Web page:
Bicyclists who share the road with cars and other vehicles undergo risk every time they pedal out into the street. They are much less protected than motorists and therefore more prone to serious injury in the event of an accident. But that doesn't mean they don't have to right to travel safely. Maryland law says that drivers must treat bicycles like any other vehicle on the road, and leave at least 3 feet of space between a vehicle and a bike. Drivers should also reduce their speed when passing bicycles.
Unfortunately, accidents do happen. And when they do, motorists are expected to take the same actions as they would in a crash with another car: They should pull over safely and check in with the other person involved, making sure to render aid or call for help if necessary.
That didn't happen in a bicycle accident last summer in Glen Burnie, Maryland. A bicyclist was traveling on a city street when he was hit by a car from behind. Police said that rather than stop and check on the bike rider, who was seriously injured, the driver fled the scene. Witnesses gave officers a description of the driver and his car, which police found four days later in a store parking lot. They towed the car, got a warrant to search it, and found a ball cap and wire-rimmed glasses matching witness descriptions of the driver. Police also took DNA from the exterior of the car, which they learned in December matched the DNA of the bicycle rider. The driver was arrested this week and charged with leaving the scene of an accident causing serious injury, not returning to the scene of an accident and other charges.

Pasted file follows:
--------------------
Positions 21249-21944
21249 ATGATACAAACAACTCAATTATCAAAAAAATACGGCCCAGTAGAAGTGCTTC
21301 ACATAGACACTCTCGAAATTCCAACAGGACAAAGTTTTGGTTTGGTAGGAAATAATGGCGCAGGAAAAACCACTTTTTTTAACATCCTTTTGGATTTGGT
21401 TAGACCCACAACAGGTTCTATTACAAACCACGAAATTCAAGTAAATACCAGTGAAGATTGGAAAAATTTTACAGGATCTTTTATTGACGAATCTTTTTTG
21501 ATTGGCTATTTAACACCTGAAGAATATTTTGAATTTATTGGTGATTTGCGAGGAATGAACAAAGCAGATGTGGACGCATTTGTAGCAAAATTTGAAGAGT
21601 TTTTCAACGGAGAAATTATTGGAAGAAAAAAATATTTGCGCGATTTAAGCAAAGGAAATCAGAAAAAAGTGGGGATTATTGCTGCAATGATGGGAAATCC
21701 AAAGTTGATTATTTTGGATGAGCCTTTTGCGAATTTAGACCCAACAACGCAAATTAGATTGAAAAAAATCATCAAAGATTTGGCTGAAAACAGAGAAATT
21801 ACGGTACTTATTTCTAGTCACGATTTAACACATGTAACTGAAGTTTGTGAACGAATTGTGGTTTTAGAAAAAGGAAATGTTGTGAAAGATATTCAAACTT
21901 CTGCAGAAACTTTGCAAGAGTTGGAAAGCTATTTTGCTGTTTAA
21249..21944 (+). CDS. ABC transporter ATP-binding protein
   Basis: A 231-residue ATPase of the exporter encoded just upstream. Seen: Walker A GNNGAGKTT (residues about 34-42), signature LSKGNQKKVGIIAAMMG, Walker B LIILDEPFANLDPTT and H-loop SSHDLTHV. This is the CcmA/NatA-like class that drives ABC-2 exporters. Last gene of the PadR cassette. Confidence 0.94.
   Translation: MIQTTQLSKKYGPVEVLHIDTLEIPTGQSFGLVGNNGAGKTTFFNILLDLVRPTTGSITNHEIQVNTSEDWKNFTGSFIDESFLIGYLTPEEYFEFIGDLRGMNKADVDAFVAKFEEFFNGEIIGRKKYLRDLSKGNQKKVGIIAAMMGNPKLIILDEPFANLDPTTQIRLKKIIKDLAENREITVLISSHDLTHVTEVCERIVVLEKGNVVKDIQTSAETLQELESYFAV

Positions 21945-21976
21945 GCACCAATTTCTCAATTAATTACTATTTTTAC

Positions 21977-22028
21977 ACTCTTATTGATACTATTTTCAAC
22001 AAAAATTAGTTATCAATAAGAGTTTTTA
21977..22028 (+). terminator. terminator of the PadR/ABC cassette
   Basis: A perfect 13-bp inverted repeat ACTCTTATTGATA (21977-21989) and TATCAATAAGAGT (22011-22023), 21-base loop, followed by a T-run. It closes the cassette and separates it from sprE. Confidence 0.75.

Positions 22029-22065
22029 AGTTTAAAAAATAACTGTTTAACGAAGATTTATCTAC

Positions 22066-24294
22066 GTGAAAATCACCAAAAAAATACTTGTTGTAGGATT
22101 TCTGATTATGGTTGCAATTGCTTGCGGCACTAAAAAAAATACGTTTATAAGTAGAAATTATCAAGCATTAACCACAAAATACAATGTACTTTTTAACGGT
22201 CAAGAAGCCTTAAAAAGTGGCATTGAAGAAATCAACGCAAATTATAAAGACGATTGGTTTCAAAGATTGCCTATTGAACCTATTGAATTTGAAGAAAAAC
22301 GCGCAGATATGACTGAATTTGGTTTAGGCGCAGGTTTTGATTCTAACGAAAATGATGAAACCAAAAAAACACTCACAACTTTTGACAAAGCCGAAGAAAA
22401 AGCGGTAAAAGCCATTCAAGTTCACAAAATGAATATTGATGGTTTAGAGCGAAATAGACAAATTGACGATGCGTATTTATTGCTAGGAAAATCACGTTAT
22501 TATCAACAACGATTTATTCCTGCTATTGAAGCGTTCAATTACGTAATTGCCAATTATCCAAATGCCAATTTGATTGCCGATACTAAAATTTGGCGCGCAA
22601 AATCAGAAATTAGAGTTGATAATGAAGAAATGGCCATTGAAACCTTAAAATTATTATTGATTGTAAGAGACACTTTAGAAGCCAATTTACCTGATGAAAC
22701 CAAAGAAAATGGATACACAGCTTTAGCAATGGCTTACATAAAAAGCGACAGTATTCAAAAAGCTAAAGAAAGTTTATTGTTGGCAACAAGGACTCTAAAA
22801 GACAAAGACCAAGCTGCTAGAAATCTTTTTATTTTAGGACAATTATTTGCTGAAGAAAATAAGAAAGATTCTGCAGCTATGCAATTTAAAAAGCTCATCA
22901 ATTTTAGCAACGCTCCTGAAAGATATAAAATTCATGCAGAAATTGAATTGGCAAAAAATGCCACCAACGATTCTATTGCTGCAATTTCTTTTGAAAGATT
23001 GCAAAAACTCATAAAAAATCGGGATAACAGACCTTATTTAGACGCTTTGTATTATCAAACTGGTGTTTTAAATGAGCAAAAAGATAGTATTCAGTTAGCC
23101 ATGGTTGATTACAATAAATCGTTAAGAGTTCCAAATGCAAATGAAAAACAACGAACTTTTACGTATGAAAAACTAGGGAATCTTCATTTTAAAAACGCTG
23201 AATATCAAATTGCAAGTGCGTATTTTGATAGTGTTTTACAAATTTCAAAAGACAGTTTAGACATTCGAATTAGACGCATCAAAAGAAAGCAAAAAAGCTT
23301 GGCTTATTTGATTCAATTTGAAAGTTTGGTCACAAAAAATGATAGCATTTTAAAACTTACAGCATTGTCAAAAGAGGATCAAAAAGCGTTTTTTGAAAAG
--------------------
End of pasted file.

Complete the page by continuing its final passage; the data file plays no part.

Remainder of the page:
The bicycle rider could elect to hold the driver responsible for his injuries by filing a personal injury lawsuit against him, which may have caused the driver to leave the scene. But doing so didn't help the driver's case. If he's found guilty of the charges against him, it could strengthen the bike rider's case.
Bicycle riders have the same right to safety as motorists. Drivers who disregard bicyclists by following too closely, driving too fast or failing to stop and help after injuring them could be held liable in an accident such as this one.
Source: Officer.com, "Md. Police Use DNA To Link Driver With Hit-And-Run," E.B. Furgurson III, Jan. 25, 2012